This evening’s update will discuss an early season snow storm headed for the Northern Rockies over the next couple of days. All the factors that will go into powering this storm are visible on water vapor satellite imagery this evening. What’s this?
Upper level energy scattered across the region from Vancouver to Bismark will consolidate as the jet stream forces the Vancouver system west, and an upper level high east of Fort McMurray forces energy from the Dakotas east. This process will unfold tonight and tomorrow, and the result of the converging energy will be a seasonably strong low pressure system.
The ECMWF wind forecast shows an upper level low, with winds spinning counter-clockwise, over Montana by tomorrow afternoon. Upper level lows bring cool and unsettled weather, and that’s exactly what can be expected across Montana and the rest of the northern Rockies as we head into the beginning of the week.
By Monday afternoon, the upper level low will have developed a lower level counterpart over the Canadian Prairies Notice the cold air draining south out of the Arctic in the mid levels of the atmosphere. As that cold air approaches Montana, it will encounter moisture and mountains, creating an environment favorable for snow.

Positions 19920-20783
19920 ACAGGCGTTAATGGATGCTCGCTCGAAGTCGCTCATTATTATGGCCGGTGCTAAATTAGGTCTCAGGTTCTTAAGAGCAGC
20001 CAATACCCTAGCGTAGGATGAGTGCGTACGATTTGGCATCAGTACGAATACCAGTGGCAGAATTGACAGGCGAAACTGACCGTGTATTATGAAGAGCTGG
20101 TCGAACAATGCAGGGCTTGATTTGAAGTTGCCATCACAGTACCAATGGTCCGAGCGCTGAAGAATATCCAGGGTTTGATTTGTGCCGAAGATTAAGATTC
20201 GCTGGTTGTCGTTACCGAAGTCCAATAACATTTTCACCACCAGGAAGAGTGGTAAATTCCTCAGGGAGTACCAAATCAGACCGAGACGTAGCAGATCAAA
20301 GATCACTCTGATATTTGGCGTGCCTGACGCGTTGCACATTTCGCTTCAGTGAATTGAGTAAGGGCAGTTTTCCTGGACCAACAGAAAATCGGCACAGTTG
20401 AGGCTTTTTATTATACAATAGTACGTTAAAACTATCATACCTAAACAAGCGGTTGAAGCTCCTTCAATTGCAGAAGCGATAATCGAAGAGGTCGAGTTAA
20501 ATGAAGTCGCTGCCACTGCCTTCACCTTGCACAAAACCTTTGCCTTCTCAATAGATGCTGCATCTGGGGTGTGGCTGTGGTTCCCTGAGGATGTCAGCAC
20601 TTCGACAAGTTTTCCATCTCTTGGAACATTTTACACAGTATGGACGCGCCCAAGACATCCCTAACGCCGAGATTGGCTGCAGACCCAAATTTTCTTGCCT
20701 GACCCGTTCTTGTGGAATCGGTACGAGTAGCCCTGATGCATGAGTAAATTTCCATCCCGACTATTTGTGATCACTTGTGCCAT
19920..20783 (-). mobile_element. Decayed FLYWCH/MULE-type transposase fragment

The ECMWF’s significant weather parameter shows moderate snow across much of northern Montana by Monday night. Roads will become snow covered and slippery, resulting in slow travel. Due to the cold stream of air coming in from far northern Canada, even the valleys of north-central Montana will see snow, though the heaviest accumulation will be in the mountains.
This map shows the ECMWF’s forecast for how much liquid equivalent precipitation will fall as snow through Wednesday morning. To find out how much snow will fall, take the numbers displayed on the map above and multiply by a snow-to-liquid ratio. Generally, a 10:1 ratio will give a good approximation of how much snow to expect, however actual ratios can range from 4:1 to 30:1 depending on how the atmosphere is set up. For this event, given the early season timing, the 10:1 ratio will work well. This means that areas in green can expect about 6″ of snow, while areas highlighted in yellow have a chance at a foot of snow. The ECMWF model isn’t run at a high enough resolution to pick up on each mountain and valley, so adjust these numbers up a bit for higher elevations and down a bit for the valley floors.
By Tuesday night, dry air will rush into the region as the storm system weakens and moves east. This drier air will put an end to the snowfall.
I’ll have more updates in the coming few days as this storm unfolds.